Following weekend events in El Paso, Texas, CDN Cloudflare stopped supporting 8chan, the platform where the actor uploaded his manifesto.
In one statement, Cloudflare CEO Matthew Prince cites "breaking the law" as the primary reason for terminating the service, a word often used to describe the activities of pirate websites also supported by Cloudflare.
This is another devastating attack on innocent victims, which froze the world with its announcement. And while authorities are looking for the reasons that led the killer to commit the crime, online services are looking for the responsibility that lies with them, at least for transmitting the messages of all his hate speech.
Not surprisingly, internet service providers are often reluctant to take any responsibility for their users' actions.
However, in a statement, the company Cloudflare stated that it will stop its cooperation with 8chan, a "hate" message page, where it is claimed that the killer published his manifesto.
Cloudflare CEO Matthew Prince says:
8chan is one of the more than 19 millions of Internet sites that use the Cloudflare service. We have just sent a notice that we are terminating our services with 8chan.
The logic is simple: they have proven to be illegal and lawlessness has caused many tragic deaths. Even though 8chan does not violate the letter of the law by refusing to mitigate its hate speech, it has created an environment that allows for violations.
Thousands of publications are now circulating online that focus on the human aspect of this weekend's horrific events.
Our publication reports the problems that affect Cloudflare after each such unpleasant event. For example, company involvement in copyright infringement actions. And there are many complaints almost every month.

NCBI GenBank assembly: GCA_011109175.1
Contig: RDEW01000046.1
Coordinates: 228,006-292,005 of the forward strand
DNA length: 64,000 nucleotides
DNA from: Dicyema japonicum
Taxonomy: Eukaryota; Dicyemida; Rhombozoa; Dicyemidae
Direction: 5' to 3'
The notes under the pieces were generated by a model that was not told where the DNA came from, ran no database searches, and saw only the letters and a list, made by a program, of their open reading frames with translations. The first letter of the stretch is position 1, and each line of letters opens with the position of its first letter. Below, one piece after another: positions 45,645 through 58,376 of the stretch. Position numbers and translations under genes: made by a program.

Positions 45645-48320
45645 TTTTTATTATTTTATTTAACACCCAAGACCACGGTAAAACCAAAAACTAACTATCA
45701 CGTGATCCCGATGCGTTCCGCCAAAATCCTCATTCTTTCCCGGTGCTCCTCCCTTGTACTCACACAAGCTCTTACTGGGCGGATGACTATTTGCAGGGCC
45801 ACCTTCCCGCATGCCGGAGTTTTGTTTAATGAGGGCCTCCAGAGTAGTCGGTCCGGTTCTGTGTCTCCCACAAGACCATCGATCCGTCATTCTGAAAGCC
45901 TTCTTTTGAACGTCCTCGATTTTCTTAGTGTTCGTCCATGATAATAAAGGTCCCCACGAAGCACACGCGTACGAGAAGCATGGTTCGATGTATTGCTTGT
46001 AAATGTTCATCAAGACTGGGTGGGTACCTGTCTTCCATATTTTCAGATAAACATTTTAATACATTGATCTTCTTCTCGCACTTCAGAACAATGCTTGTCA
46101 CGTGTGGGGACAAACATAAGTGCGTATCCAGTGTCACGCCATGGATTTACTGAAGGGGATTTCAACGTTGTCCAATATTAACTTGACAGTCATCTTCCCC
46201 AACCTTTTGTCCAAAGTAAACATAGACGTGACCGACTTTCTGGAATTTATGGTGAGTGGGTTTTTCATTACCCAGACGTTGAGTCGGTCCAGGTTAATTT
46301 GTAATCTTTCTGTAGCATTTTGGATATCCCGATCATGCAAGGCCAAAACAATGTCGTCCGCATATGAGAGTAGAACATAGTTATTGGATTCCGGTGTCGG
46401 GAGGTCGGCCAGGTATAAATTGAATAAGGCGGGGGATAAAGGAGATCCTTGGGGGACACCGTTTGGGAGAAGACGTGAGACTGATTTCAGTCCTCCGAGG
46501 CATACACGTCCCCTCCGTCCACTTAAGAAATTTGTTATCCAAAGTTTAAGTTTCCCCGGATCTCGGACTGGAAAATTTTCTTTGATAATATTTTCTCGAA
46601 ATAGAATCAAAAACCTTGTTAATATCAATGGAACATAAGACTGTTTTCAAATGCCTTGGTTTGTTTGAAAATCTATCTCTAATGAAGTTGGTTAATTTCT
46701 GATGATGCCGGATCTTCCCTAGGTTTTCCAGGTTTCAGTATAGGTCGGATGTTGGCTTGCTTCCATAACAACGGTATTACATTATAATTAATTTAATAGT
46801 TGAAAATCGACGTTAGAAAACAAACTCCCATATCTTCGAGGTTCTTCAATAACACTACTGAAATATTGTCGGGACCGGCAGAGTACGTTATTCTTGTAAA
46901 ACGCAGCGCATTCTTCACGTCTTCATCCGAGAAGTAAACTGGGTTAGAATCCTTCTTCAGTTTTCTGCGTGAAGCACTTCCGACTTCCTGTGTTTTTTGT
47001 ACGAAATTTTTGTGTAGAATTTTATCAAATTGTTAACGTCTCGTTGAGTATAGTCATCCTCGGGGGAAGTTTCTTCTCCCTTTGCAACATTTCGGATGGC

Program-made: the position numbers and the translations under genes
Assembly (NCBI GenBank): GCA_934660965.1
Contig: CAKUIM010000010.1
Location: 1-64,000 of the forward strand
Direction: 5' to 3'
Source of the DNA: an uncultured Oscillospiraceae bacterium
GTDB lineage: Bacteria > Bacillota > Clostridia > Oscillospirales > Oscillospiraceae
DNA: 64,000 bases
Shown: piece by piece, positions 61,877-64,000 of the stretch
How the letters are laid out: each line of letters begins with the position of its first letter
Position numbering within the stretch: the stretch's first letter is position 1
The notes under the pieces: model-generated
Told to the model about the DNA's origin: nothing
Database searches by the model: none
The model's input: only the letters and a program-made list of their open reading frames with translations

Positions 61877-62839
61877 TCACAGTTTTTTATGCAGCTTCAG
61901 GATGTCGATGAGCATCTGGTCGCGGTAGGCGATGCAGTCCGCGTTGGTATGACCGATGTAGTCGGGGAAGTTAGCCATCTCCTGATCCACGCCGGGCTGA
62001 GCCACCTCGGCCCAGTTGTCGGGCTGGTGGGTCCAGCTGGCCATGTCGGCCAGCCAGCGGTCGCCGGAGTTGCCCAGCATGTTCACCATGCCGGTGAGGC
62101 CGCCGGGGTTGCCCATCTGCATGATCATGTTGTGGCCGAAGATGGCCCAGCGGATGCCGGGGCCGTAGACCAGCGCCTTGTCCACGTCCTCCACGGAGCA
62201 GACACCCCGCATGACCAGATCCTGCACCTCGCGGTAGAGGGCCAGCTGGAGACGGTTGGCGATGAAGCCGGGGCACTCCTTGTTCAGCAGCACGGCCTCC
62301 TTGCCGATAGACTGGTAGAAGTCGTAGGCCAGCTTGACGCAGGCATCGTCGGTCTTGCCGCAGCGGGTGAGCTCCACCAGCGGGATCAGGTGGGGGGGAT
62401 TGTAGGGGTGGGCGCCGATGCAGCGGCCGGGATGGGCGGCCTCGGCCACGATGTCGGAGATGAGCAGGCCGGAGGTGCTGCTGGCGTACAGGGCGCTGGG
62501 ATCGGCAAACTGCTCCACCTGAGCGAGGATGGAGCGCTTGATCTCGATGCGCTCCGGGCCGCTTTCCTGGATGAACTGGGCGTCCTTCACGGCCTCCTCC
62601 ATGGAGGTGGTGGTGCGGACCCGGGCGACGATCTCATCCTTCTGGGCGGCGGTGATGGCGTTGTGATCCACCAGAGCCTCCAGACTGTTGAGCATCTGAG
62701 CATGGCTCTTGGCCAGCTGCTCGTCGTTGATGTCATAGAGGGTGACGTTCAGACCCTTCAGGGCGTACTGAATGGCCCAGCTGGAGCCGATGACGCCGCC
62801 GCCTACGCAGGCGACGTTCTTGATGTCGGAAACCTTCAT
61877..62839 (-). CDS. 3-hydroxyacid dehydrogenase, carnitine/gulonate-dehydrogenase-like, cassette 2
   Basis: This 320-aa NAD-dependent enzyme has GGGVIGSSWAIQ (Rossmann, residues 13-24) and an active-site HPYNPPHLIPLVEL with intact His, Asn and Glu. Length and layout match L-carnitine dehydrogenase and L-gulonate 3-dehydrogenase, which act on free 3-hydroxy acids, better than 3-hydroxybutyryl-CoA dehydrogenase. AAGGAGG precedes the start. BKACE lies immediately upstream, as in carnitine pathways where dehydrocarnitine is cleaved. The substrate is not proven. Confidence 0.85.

Cloudflare is not a copyright infringer and always acts legally, but if 8chan is guilty of violating the "spirit" of the law and the company decides to terminate its services, copyright-focused groups will rub their hands.
The Pirate bay, perhaps the biggest "pirate" client of Cloudflare, gives us the most obvious example of a website with a stated goal of violating the law (on copyright).
However, to date nothing has been done because Cloudflare with the CDN service does not violate any law. A similar argument is used by hundreds or even thousands of similar "pirate" platforms that use Cloudflare in the same way.
It would be unfortunate to compare last weekend's events with movie, TV and music sharing, but copyright holders have had no trouble doing so in the past.
In a case brought against Cloudflare by ALS Scan, the company reminded the court that Cloudflare stopped providing services to the Daily Stormer (a Nazi website) but did not stop supporting pirate sites.
Eventually, Cloudflare and ALS Scan agreed to settle their case, which means that the claim for copyright infringement - in the light of the Daily Stormer disconnection - was not heard in court, and so there is no precedent.
A year later, the company terminated its services at 8chan.
In his message this morning, CEO Matthew Prince stressed that Cloudflare realizes that having a company-wide conservative policy would undermine the efforts of its customers to run their pages as they please. So as the CEO says, the company sometimes turns a blind eye, up to a point of course.
"Unfortunately, we tolerate content that we consider critical, but we have set red lines. 8chan has gone through one of them. Therefore, they will no longer be allowed to use our services, "said Prince.
Copyright holders claim that pirated websites are "illegal" by nature, but none of them have ever caused or inspired tragic events that claim innocent victims.
Cloudflare's decision to shut down a site for violating the "spirit" of the law may return in another form. Of course I do not imply that the company's decision was not entirely correct.
No brand wants to be associated with those who help kill. However, the copyright holders will use it for another purpose and more specifically to support a case against Cloudflare and its customers.
It has already happened once, and will definitely happen again.